Mohammad Jibran Nasir said it was time for him to do his part to "reclaim Pakistan" after a bombing in his native Karachi killed about 50 people in a Shiite-majority neighborhood. Nasir is Sunni.
It didn't matter. Or maybe it did.
FOR THE RECORD
May 26, 1:49 p.m.: The caption on an earlier version of this article incorrectly said Mohammad Jibran Nasir was speaking at Claremont College. He was speaking at Pomona College.
"The Sunnis won't sympathize because someone is a Shiite," said Nasir as he sipped from a cup of hot tea in Claremont before a talk at Pomona College. "I mourn the fact that people are not able to mourn the loss of victims. I mourn apathy."
The 2013 bombing, designed to fan sectarian violence between minority Shiite and majority Sunni Muslims, helped inspire the 28-year-old activist to kick off a six-week tour last month of colleges and universities throughout the United States to tell Pakistanis in America that their homeland is "not a nation of
He spoke at Stanford, UCLA and UC Davis, among other colleges.
"They are stakeholders," Nasir said before addressing more than 100 Pakistanis and Pakistani Americans at Pomona College.
Nasir helps run two grass-roots groups — Pakistan for All and Never Forget Pakistan — that campaign for the Pakistani government to shut down militant extremist groups.
The lawyer turned protester said he hoped the estimated 455,000 Pakistanis living in the U.S. will support the cause and advocate for a more liberal Pakistan instead of simply donating money. With about 40,000, California has the third largest number of Pakistanis in the U.S. after New York and Texas.
"Pakistanis here can be more vocal because there is no threat to their life," he said.
Although the number of extremist attacks has decreased in the last year, there has been an overall surge in such violence in Pakistan since 2007, said Daniel Markey, an adjunct senior fellow at the Council on Foreign Relations.
A 2013 report from the U.S. State Department illustrates the point: Pakistan had the second-most terror attacks in the world that year after Iraq.
"Some of those attacks were the most devastating in terms of loss of life," Markey said. "It's very bad right now."
The cycle of violence repeated itself this month, when armed men opened fire on a bus carrying members of the Ismaili community, a sub-sect of Shiite Islam, in Karachi. The passengers were reportedly traveling to a house of worship in a bus that belonged to an Ismaili welfare society.
At least 43 people were killed and 13 wounded in the worst attack in recent memory against Pakistan's Ismailis, widely regarded as a progressive and largely apolitical community whose members are prominent in the health and education sectors.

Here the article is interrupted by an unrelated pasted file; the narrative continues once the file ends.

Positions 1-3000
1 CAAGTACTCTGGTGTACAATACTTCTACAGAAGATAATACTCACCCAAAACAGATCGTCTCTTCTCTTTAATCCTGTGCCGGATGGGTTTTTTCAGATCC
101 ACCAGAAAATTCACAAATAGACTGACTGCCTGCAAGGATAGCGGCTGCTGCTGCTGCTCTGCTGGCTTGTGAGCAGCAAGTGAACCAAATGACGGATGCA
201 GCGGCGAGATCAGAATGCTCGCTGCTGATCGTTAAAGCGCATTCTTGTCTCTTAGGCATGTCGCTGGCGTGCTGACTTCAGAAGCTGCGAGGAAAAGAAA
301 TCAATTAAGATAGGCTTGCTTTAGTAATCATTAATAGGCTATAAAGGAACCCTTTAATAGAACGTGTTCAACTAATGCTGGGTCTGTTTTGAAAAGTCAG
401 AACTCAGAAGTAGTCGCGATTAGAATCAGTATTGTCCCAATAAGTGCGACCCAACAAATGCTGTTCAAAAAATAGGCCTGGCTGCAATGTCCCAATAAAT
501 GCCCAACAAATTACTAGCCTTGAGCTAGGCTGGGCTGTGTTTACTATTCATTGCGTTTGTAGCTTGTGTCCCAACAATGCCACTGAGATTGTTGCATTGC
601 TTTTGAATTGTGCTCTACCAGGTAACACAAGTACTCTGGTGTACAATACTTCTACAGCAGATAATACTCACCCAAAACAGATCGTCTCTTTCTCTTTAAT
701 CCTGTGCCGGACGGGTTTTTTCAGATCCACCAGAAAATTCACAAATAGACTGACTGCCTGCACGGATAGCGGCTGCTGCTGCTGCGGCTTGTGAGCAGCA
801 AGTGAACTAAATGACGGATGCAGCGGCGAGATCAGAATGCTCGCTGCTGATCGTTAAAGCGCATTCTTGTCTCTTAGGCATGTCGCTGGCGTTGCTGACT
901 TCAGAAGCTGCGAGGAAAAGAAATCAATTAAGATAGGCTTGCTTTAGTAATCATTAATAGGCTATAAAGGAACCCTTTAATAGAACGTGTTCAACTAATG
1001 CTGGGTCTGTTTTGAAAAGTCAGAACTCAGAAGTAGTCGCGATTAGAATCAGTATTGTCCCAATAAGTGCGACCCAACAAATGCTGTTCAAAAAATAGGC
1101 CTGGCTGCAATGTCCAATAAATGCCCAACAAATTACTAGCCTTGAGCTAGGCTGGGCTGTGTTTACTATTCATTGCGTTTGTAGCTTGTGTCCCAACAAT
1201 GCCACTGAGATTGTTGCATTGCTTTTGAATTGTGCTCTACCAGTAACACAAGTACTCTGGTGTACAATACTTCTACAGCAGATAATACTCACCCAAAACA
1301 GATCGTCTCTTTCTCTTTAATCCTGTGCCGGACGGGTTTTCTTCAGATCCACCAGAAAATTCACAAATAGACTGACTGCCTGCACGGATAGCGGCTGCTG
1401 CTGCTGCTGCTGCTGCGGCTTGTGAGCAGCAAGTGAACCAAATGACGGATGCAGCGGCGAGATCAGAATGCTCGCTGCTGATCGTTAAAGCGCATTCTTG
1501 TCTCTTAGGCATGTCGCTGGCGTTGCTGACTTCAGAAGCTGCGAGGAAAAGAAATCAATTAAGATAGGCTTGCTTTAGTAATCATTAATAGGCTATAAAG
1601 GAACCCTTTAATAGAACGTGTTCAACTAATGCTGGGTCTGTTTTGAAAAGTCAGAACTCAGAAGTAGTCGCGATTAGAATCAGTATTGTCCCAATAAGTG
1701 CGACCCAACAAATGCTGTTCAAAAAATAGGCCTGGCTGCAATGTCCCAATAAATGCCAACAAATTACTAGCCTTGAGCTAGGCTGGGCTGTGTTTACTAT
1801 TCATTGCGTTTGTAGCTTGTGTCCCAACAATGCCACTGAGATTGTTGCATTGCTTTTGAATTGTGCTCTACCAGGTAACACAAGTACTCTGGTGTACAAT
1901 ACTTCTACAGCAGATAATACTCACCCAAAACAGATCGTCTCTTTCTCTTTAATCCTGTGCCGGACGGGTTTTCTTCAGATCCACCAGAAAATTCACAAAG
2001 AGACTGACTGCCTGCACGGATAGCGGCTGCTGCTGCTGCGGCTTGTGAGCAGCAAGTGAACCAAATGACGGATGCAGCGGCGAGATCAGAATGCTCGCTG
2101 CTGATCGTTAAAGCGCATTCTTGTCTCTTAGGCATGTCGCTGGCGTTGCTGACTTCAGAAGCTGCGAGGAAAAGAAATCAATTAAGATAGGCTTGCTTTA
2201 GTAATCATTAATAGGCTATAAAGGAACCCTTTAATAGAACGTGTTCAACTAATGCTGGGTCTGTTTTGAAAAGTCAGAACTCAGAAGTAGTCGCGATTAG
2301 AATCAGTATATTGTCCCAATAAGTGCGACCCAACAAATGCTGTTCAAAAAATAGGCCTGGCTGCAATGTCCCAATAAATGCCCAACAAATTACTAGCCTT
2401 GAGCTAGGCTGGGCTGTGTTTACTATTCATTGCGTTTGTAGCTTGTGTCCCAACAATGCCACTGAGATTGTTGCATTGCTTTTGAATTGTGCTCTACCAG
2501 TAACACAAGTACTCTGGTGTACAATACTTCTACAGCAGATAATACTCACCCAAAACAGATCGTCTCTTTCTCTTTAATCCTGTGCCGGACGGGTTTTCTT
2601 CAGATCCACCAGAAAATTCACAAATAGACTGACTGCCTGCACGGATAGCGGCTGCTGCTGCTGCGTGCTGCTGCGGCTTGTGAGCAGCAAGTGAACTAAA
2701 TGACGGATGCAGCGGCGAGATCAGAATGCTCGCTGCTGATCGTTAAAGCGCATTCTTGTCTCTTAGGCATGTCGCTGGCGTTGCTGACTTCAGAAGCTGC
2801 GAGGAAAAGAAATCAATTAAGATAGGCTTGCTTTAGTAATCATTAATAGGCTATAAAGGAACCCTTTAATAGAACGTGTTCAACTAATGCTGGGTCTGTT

The constant attacks are personal for Nasir, whose friend and mentor Sabeen Mahmud was fatally shot last month. Nasir was preparing to speak to Pakistanis at Columbia University in New York when he heard the news. He said he still hasn't had the chance to mourn the loss.
"Sabeen always said, 'You know what, I'm scared for you. But I'm not going to stop what you're doing.... You have to die one day, but today you are living,'" Nasir recalled.
Mahmud, 40, was shot multiple times after hosting an event called Unsilencing Baluchistan (Take 2), a discussion about missing people in Baluchistan province.
Baluchistan has seen an uptick in "enforced disappearances," in which authorities take people into custody and then deny knowledge of their whereabouts, according to Human Rights Watch.
Nasir has also been targeted himself. He has been arrested for protesting, clashed with clerics and received death threats.
In December, a devastating Taliban attack on a Peshawar army school killed nearly 150 people, including more than 130 children.
But the extremist leader of the Red Mosque, an Islamist bastion in Islamabad with ties to the Taliban, refused to condemn the attack and called it understandable.
Unable to stomach the cleric's statement, Nasir organized a protest and took to the streets in response, rallying Pakistanis to "reclaim Pakistan" and "reclaim our mosques."
That's when the threats poured in, he said — from militant groups, from Red Mosque authorities and from the Taliban — warning him to tone down his activism.
"They say I am the one giving Pakistan a bad name. But I am not the one giving Pakistan a bad name," Nasir said. "Religion can never be the root of the problem. Thou shalt not kill ... thou shalt not steal, all these things we learn from religion."
What is corrupting Pakistan is a "perverse" mixture of Islam and politics that leads to misinterpretations of the faith, Nasir said.
"We cannot and should not legislate on how a man reaches out to his god," he said. "Whichever god it is, it is personal."